Honestly I live in Mark world, which involves reading. I don’t really listen to music. I listen to audiobooks and Zen meditations. I find them far better than the latest 12-inch. Rob [Harris] at Test Pressing sends me a bunch of music, and I really like it, but I still prefer my audiobooks and meditations, and listening to Test Match Special when England are on tour.

Did the Berlin Mark have to precede the Ibiza Mark?

You know, when you’re 28, it’s music or die. Or at least it was for me. Anything that got in the way of me making music was an absolute annoyance to be avoided at all costs. I’m 48 years old now and it’s not music or die. I still get an immense amount of pleasure from making music. There’s nothing like that first ignition of composition. There’s nothing like that on earth, not meditation, not sex, the perfect sunset — nothing’s like that moment. But I’m not addicted to it anymore. The kind of Mark that started International Feel in Uruguay because he was really pissed off that no one would sign his song that he’d done, is not the me of today.

I’m not that hungry anymore. I don’t think the label would have had the last 18 months, if Paul [Byrne of Test Pressing] hadn’t come in and really ignited it with his enthusiasm. He’s a music or die guy. I’m just not that guy. I’m more focused on the journey within. So the label’s recent strength is down to Paul. I’m along for the ride. I’m the talking head that sees the newsfeed and reads it out.

A lot of the records that I play when I DJ I need to give credit to people like Rob, Paul, Moon Boots, Phil Mison and these guys. I’m not a digger, I’m a musician. I think I’m pretty good as a musician. Paul said, “You’re the most talented person I work with, and you’re also the laziest.” He’s forever trying to get me to make more music. There’s so much more to do, including nothing.

Record, Issue 2, Karl Henkell, Bastien Lattanzio, KarlMark Barrott, Lena Willikens, Chee Shimizu, Luke Jenner, Danny Krivit, The Art of John Cage, Zaltan, Becky Sui Zhen, David McFarline, Palmbomen, Nancy Whang, Magazine, Interviews,

What were you trying to do with International Feel when you started the label?

I was trying to build a brand. I knew that if I built a brand there was a bigger audience for that music. The irony is that a lot of the stuff that I did to build that brand was just me anyway. The least contrived thing I’ve done with International Feel is Sketches from an Island, and that’s sold four times more than every Harvey record put together. The first album has sold over 10,000 now, which in this day and age is pretty fucking miraculous.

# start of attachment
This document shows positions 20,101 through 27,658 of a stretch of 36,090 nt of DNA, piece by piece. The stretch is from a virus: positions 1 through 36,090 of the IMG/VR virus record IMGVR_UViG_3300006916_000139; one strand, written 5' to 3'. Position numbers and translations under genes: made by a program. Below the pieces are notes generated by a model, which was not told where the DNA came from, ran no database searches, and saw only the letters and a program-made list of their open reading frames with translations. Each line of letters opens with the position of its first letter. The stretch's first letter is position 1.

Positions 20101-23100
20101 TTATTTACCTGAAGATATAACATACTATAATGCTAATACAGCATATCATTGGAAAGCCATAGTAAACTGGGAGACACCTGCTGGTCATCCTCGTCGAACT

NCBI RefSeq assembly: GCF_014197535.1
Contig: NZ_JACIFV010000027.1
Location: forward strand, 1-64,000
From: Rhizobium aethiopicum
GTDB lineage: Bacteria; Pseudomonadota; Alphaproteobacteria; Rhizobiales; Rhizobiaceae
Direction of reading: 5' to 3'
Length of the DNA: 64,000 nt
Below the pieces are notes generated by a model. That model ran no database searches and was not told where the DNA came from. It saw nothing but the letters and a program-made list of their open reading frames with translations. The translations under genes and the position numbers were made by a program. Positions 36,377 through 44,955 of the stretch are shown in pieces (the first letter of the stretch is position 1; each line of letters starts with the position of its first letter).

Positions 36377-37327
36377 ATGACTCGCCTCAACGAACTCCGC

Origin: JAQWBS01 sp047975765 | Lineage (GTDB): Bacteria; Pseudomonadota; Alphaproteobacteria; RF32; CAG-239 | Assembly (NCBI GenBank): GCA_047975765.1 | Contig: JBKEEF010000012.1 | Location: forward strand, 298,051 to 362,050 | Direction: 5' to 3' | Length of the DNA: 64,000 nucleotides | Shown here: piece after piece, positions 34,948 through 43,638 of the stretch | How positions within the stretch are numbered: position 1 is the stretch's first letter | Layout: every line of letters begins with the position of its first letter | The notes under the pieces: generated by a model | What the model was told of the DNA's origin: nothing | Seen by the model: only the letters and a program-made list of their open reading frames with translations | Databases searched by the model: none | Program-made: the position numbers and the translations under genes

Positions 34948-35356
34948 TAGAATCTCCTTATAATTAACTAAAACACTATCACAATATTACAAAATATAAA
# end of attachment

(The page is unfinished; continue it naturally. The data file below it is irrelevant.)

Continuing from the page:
I’m a musician, I want to leave a legacy. I released the first Sketches EP on a white label, and people were like, “Oh it’s limited.” I just thought it was slow, weird music that could have come off a José Padilla mixtape, before Café Del Mar; when he was sunset soundtracking for friends in his back garden doing these little tapes of Tangerine Dream, Indian classical music, and Penguin Cafe Orchestra, and selling them at the hippie market Las Dalias. I just didn’t think it would sell. No one is more surprised than me that Sketches has caught the zeitgeist. I don’t want to jump up and down and take credit, but since Sketches came out I’ve seen a lot more new age records, and it seems to have started its own little movement. That’s the music I make naturally. If you said, “Sit down and make me a tune,” it would come out sounding like that.

I’ve learned my craft. I’ve worked with pop artists, written pop songs, produced, engineered, and programmed. I’ve been using sequencers since the Commodore 64 in 1985. The precursor of what became Cubase. So I feel very comfortable in the studio. I feel comfortable making music, and whilst what I did on the label to build the brand was to give my own music an audience, that me has gone now. The new me is just happy that I have an audience and can make music without any pressure.

You must get approached to DJ all the time.

Yes, but I don’t really want to travel and don’t think the DJ life is particularly healthy. A lot of clubs I think are a toxic environment, even though they do put people into the present moment. That’s what I talk about on my new album, making what I call healing music that resonates with people and puts them in a good place — not a place that needs to be engendered by taking any form of stimulant.I’m happy at home. Making music, hanging out, swimming and being with my family. I’ve traveled a lot. When I did the music consultancy I was doing four flights per week for four years. I got taken from Berlin to Bora Bora for a two-hour meeting and back again. Now I just want a simple life.

What do you enjoy most nowadays?